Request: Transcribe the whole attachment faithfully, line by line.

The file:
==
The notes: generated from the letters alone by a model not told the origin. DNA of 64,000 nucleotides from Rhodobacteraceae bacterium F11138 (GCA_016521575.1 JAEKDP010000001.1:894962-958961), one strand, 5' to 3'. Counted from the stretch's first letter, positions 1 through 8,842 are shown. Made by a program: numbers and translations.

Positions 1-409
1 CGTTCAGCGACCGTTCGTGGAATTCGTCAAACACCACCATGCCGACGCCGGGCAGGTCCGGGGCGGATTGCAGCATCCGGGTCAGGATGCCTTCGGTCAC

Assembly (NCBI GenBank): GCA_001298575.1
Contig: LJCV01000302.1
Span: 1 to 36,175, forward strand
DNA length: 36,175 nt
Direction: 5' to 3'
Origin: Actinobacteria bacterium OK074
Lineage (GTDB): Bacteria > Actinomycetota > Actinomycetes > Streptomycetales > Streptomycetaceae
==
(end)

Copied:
The notes: generated from the letters alone by a model not told the origin. DNA of 64,000 nucleotides from Rhodobacteraceae bacterium F11138 (GCA_016521575.1 JAEKDP010000001.1:894962-958961), one strand, 5' to 3'. Counted from the stretch's first letter, positions 1 through 8,842 are shown. Made by a program: numbers and translations.

Positions 1-409
1 CGTTCAGCGACCGTTCGTGGAATTCGTCAAACACCACCATGCCGACGCCGGGCAGGTCCGGGGCGGATTGCAGCATCCGGGTCAGGATGCCTTCGGTCAC

Assembly (NCBI GenBank): GCA_001298575.1
Contig: LJCV01000302.1
Span: 1 to 36,175, forward strand
DNA length: 36,175 nt
Direction: 5' to 3'
Origin: Actinobacteria bacterium OK074
Lineage (GTDB): Bacteria > Actinomycetota > Actinomycetes > Streptomycetales > Streptomycetaceae